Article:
PropTrack senior data analyst Karen Dellow says recent government mandates concerning students and educational institutions have led to a decline in visas granted to overseas students intending to study in Australia.

“Given the correlation between issued student and work visas and the volume of rental searches on, both are anticipated to decline proportionally due to these policy changes,” she says.

The report shows Queensland is the top state overseas property seekers are searching to buy in followed by Victora, New South Wales and West Australia.

Overseas renters are more likely to search in NSW, followed by Victoria, Queensland and Western Australia

Population Boom Creates Hotspots

Surging population growth is creating housing construction hotspots in the suburban outskirts of Australia’s major capital cities.

The annual Housing Industry Association Population and Residential Building Hotspots Report says the northwest Sydney suburbs of Box Hill and Nelson are Australia’s biggest hotspots for construction, followed by Fraser Rise and Plumpton in Melbourne’s west.

There are 11 Victorian locations on the Top 20 list, many of them in the growing outer suburbs.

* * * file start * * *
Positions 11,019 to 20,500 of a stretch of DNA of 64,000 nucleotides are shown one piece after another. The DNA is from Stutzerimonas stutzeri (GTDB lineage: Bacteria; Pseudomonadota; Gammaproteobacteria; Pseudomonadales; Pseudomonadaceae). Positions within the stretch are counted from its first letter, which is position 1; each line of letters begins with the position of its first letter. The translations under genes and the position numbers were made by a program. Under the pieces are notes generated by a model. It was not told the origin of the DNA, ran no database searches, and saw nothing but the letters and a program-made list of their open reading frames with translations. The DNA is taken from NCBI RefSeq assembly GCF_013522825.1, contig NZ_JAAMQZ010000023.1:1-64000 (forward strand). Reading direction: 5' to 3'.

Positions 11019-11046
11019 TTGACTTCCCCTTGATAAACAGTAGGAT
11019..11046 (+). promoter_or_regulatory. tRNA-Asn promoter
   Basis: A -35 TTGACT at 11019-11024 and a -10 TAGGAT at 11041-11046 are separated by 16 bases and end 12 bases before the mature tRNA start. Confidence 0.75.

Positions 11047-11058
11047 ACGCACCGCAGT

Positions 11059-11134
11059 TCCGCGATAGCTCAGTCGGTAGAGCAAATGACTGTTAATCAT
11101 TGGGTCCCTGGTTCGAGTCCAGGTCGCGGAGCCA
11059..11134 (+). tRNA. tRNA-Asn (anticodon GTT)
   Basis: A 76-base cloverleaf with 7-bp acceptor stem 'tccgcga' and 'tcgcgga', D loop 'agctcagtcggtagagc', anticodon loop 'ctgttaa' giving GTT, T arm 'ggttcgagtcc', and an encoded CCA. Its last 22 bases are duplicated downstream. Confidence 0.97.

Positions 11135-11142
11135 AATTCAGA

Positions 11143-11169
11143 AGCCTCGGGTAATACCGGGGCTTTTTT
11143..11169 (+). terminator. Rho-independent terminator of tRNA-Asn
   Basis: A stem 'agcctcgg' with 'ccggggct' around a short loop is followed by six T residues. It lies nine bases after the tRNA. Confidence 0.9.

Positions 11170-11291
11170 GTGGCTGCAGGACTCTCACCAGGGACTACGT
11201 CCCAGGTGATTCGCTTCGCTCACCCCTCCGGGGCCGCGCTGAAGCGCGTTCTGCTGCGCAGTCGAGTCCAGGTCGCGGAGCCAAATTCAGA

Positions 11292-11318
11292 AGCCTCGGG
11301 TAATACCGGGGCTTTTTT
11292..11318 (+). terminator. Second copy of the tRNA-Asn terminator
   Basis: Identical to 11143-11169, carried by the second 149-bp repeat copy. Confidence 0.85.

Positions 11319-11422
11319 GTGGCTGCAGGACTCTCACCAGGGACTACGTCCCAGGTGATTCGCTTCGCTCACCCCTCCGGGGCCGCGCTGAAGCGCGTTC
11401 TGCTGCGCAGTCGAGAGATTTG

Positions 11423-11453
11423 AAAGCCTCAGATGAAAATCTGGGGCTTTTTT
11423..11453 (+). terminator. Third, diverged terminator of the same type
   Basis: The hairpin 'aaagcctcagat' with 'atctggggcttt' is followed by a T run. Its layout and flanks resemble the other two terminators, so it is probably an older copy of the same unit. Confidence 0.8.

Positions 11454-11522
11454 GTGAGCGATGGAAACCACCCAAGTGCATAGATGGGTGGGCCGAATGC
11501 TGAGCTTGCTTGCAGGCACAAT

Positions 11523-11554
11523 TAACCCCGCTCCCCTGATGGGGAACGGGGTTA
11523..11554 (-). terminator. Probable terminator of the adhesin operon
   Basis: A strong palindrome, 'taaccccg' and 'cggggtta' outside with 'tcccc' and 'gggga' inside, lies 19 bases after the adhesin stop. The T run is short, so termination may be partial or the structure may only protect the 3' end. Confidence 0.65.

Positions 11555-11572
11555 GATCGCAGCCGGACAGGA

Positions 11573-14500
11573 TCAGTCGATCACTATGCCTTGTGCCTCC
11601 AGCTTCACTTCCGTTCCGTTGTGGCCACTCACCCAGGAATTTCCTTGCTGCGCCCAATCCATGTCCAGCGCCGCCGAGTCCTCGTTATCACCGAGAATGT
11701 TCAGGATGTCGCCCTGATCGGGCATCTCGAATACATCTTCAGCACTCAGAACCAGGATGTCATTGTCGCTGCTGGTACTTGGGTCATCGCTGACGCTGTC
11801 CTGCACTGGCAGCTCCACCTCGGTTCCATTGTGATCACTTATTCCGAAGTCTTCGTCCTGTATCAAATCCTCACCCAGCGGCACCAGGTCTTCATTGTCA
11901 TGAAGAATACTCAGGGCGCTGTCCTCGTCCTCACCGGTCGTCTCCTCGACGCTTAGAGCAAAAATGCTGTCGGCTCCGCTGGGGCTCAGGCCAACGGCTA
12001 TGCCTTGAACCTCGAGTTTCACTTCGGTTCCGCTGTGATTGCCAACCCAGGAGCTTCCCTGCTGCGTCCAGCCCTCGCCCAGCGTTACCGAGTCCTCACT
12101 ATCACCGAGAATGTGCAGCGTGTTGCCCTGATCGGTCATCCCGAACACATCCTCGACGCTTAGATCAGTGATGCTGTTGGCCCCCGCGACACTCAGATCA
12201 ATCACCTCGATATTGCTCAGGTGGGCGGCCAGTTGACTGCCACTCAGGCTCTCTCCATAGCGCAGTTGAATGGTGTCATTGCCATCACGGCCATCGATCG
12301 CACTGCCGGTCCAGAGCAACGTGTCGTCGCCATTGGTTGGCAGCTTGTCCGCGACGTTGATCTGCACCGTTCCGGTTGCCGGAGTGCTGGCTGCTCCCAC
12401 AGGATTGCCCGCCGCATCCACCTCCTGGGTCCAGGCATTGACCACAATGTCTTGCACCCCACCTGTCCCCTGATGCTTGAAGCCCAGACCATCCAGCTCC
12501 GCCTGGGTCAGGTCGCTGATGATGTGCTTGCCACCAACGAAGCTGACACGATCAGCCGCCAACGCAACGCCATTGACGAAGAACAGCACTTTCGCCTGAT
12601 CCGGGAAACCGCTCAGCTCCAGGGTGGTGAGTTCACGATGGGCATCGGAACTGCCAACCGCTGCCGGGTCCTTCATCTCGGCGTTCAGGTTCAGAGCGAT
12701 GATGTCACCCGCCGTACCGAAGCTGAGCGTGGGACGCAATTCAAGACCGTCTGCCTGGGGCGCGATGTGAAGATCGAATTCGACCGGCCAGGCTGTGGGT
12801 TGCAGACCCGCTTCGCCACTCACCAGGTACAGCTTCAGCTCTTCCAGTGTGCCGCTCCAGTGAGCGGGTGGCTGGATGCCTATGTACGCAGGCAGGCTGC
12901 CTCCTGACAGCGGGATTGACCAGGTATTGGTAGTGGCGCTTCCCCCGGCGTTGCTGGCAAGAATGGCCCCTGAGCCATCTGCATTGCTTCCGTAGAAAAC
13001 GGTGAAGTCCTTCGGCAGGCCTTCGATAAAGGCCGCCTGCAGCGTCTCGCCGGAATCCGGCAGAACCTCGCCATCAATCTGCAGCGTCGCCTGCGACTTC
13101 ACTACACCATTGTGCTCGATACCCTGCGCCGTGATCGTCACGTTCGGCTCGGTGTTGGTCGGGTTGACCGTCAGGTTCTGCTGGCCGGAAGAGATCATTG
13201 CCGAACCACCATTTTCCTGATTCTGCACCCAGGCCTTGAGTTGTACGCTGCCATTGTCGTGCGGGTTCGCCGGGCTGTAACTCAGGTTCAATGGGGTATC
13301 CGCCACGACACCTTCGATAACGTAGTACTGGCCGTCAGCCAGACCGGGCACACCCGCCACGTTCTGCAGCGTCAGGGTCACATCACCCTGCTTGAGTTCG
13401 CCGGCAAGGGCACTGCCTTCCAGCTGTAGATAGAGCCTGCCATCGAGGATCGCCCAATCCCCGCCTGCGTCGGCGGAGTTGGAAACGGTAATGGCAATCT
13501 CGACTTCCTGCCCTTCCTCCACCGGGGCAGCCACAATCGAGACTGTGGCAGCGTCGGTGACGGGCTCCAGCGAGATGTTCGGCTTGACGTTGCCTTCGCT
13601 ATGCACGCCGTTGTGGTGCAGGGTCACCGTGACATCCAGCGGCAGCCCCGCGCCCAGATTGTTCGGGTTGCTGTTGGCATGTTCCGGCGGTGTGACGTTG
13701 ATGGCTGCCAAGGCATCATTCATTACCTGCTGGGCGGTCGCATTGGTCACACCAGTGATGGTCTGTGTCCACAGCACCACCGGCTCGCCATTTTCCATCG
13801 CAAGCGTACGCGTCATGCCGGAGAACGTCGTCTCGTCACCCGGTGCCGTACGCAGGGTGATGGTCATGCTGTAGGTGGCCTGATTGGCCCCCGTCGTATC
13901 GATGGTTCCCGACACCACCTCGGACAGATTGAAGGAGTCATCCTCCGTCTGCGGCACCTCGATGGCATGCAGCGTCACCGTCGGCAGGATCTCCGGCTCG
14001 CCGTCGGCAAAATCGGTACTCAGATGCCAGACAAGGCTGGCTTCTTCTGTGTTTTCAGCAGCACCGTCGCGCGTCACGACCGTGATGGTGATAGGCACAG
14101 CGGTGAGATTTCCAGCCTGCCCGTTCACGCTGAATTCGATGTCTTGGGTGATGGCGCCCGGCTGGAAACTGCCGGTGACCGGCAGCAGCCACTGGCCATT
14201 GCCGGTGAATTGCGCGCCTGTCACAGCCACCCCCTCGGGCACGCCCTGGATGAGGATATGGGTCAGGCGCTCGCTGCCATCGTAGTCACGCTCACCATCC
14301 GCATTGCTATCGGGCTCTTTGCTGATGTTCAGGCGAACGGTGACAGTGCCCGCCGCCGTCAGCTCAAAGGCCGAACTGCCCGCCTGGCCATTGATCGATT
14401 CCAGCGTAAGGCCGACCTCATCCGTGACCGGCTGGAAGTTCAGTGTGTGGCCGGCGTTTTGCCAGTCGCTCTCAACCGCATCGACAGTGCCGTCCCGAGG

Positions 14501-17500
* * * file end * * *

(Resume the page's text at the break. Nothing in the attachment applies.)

New South Wales has four home-building hotspots in the top 20, including Marsden Park and Austral.

Queensland has three, Chambers Flat – Logan Reserve, Ripley and Caloundra West and both Western Australia and South Australia have one each.

The HIA identified hotspots as areas where population growth eclipses the national rate of 2.4% and building work is worth more than $200 million.

HIA economist Maurice Tapang says the results show that new master-planned housing communities are in high demand.“The drivers of housing demand are population and economic growth,” he says.“Supporting population growth will require supplying adequate homes, which will entail providing the necessary infrastructure and land supply to grow our cities.

Vacant Home Numbers Rise

The number of vacant rental properties available increased during April, although the change was so marginal it is unlikely to help those struggling to find somewhere to rent.

The PropTrack Rental Vacancy Rates report for April 2024, shows the national vacancy rate increased by just 0.09%, to reach 1.21%.

PropTrack economist, Anne Flaherty, says despite the change vacancy rates remain at less than half the level that is considered a healthy rate.

“With vacant properties scarce, homes that do come up for rent are continuing to see high levels of competition, which is driving rent prices higher,” she says.

Vacancy rates increased in Perth and Canberra (by 0.18%), Hobart (0.16%) and Sydney (0.14%). Melbourne was up by 0.09%, Brisbane was up by just 0.03%, and Adelaide, by 0.13%.

“The situation for renters is similar across both capital city and regional areas, with each seeing vacancy at 1.2% in April,” Flaherty says.

“Compared to 12 months ago, regional areas have seen the greatest deterioration in rental conditions, with vacancies down 0.25 percentage points compared to a 0.15-percentage-point drop in the cities.”